See what Rebecca from Women in Mechanical Engineering (WME) has to say about things to do in high school to set yourself up for success in engineering.
Q: What are things to do in high school to prepare you for engineering in college?
A: There’s a lot of things you can do throughout your high school career to become an engineer, no matter the time you decide. If you’re like me, you didn’t really know that you wanted to be a engineering major specifically until late junior year. Even then, I didn’t really have a clue in what being a mechanical engineering major looked like either. Thankfully, I already was prepared in several ways for the rigor that engineering would bring before realizing my favored major: having strong academics, strong extracurriculars, STEM experiences, and being a well rounded person.
As basic as it may be, having good academics is pretty essential to setting yourself up for success in any major and this is no different in engineering. You want to be sure that your grades are good, but also to take accelerated and advanced classes, such as APs, IBs, and dual credit classes. Not only will these help you get used to the pace that college engineering classes will bring, it will also save you money when you want to transfer your credit between your AP and IB scores and/or college credit. If your school doesn’t offer these types of classes, I would recommend looking into potentially taking them on your own or taking electives relating to engineering.
These classes come in many forms: robotics, architecture, higher-level math courses not required by your school, and more. Hopefully, not only will these classes increase your chances of getting accepted into your favored engineering school, they will also emphasize to yourself that your passion of engineering is true to yourself. To learn engineering is partially to learn how you learn the best as the amount of content you need to memorize and conceptually understand is large.
Extracurriculars come in many forms in your community or school. They can be your participation in UIL - Mathematics, sustainability organization, or tutoring center. What extracurriculars show to schools is that you will take the initiative to reach out into your community, to enhance both your own knowledge and the ones around you for a shared goal.
Your extracurriculars don't necessarily have to be STEM related, though ideally you would at least have one extracurricular that is (HOSA, FIRST, Vex, etc.). This could be a club that you're very passionate in and that you have shown leadership experience in; after all, engineers are very interdisciplinary as our jobs are melding different forms of science and math to make the world easier for others. I enjoyed politics and public speaking as a high schooler, so as a result, Model United Nations was the organization that I eventually became secretary-general in because I wanted others to have the same learning experience I had when I was in school. By demonstrating leadership, it shows you have the time management skills to manage an organization and the teamwork skills to show you know how to work with differing mindsets to make your end result better.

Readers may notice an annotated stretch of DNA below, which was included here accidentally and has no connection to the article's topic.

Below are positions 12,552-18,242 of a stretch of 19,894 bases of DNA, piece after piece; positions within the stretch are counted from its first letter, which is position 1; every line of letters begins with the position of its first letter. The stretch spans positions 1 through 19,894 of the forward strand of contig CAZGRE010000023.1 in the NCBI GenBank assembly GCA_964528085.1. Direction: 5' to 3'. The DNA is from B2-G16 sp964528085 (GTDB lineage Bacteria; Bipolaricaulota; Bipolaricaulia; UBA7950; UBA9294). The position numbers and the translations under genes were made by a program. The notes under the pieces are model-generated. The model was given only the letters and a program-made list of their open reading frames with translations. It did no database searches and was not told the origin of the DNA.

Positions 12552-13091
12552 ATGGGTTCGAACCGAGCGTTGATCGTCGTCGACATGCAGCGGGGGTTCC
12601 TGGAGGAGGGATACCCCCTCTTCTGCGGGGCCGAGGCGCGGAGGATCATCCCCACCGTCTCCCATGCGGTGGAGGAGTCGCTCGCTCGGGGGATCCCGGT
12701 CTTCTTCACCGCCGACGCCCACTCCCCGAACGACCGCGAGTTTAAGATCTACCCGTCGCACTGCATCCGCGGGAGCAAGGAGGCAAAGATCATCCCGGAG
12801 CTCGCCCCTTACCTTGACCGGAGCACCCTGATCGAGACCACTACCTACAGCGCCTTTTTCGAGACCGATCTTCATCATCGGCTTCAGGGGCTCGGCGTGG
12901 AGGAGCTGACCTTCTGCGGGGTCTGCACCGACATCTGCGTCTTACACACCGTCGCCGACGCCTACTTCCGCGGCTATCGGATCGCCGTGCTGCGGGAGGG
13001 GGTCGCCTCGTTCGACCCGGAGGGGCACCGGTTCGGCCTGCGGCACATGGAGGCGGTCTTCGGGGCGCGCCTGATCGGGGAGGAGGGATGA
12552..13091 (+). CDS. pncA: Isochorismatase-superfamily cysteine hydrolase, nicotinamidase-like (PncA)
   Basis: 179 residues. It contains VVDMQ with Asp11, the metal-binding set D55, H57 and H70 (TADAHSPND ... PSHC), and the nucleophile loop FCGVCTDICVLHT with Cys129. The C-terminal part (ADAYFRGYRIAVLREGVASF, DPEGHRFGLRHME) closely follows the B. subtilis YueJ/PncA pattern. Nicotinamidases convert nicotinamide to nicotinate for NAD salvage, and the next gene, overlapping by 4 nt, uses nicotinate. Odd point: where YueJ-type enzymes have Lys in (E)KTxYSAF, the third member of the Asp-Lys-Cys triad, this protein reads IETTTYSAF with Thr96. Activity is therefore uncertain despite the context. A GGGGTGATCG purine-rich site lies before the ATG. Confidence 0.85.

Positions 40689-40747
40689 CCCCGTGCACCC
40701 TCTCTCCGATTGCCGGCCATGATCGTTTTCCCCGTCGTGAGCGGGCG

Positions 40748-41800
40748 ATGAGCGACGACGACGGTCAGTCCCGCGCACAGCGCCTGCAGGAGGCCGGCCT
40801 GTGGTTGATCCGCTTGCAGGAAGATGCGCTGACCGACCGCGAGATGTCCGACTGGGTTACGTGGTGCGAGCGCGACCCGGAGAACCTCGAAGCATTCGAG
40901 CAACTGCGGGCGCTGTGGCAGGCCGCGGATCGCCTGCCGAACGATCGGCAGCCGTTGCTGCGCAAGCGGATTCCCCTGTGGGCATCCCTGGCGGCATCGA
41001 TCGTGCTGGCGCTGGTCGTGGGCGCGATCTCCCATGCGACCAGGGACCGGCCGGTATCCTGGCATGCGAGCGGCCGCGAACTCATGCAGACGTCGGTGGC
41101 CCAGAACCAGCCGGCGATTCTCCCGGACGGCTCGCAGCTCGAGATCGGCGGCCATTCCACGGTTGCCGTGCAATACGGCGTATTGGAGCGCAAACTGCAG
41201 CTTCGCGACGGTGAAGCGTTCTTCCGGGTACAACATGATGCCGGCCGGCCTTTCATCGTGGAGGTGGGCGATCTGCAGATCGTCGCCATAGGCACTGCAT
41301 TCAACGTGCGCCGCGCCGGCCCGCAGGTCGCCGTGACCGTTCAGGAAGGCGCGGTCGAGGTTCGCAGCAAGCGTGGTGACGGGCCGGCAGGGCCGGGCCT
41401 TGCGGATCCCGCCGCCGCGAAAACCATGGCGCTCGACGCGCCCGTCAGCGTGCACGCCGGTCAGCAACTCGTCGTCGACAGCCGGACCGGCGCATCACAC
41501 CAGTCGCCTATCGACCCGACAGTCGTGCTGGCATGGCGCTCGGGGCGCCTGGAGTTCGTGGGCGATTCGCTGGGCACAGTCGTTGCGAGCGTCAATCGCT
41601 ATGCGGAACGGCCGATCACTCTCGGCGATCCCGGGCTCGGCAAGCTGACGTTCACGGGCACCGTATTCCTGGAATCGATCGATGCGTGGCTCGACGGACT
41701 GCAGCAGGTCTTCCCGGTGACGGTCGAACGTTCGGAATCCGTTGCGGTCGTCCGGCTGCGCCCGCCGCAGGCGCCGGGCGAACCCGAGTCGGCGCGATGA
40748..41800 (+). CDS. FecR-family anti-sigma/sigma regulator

If there is an organization that you want to exist but don’t have yet at your school, making an organization from the ground up speaks even more to the previous traits, as the initiative to create new spaces for new interests shows adaptability, resilience, and strength.
While not as glamorous as the above categories, volunteering shows generosity, kindness, and is all around a great experience to have. Volunteering in places that you would normally not frequent allows yourself to experience the different lifestyles that people have while helping others. A great volunteering experience that can intersect academics and STEM experience is tutoring for middle or elementary school students in science and math subjects or creating unique learning experiences for them. It really just depends on what you enjoy to do and things you want to see changed in the world.
I’ve touched on it briefly in the previous sections, but having STEM experiences shows that you’re already adjusted to the engineering environment and ready to delve deeper. Some that aren’t included above may be internships at universities or companies that hire high school students, or working in a mechanic’s shop as a part-time job, or going to STEM summer camps.
If these opportunities aren’t accessible to you, a great STEM experience could to take on personal projects that make your life easier. This could be making a bike from scratch, or creating a mechanism to close a door at the press of a remote. There are also great competitions that can be found in various web challenges for high school students that would let you exercise your technical knowledge.
I associated a lot of the above experiences with a personable adjective for a reason; engineering is for the people and to make the quality of life better for people. By understanding who you are, why you want to go into engineering, and having a breadth of engineering experience that communicates to schools that you know that you can pursue your degree with confidence, you show you are a great candidate to get into the program that you desire. Best of luck!
You can find WME on social media here!
Facebook group: Women in Mechanical Engineering at UT
Women in Mechanical Engineering (WME) is a tight-knit community dedicated to helping female mechanical engineers at UT Austin expand their networks, develop improved professional and academic skills, and ultimately become the next-generation of female leaders in STEM.
This blog post was written by Rebecca Lin from WME. Rebecca is a third year mechanical engineering student.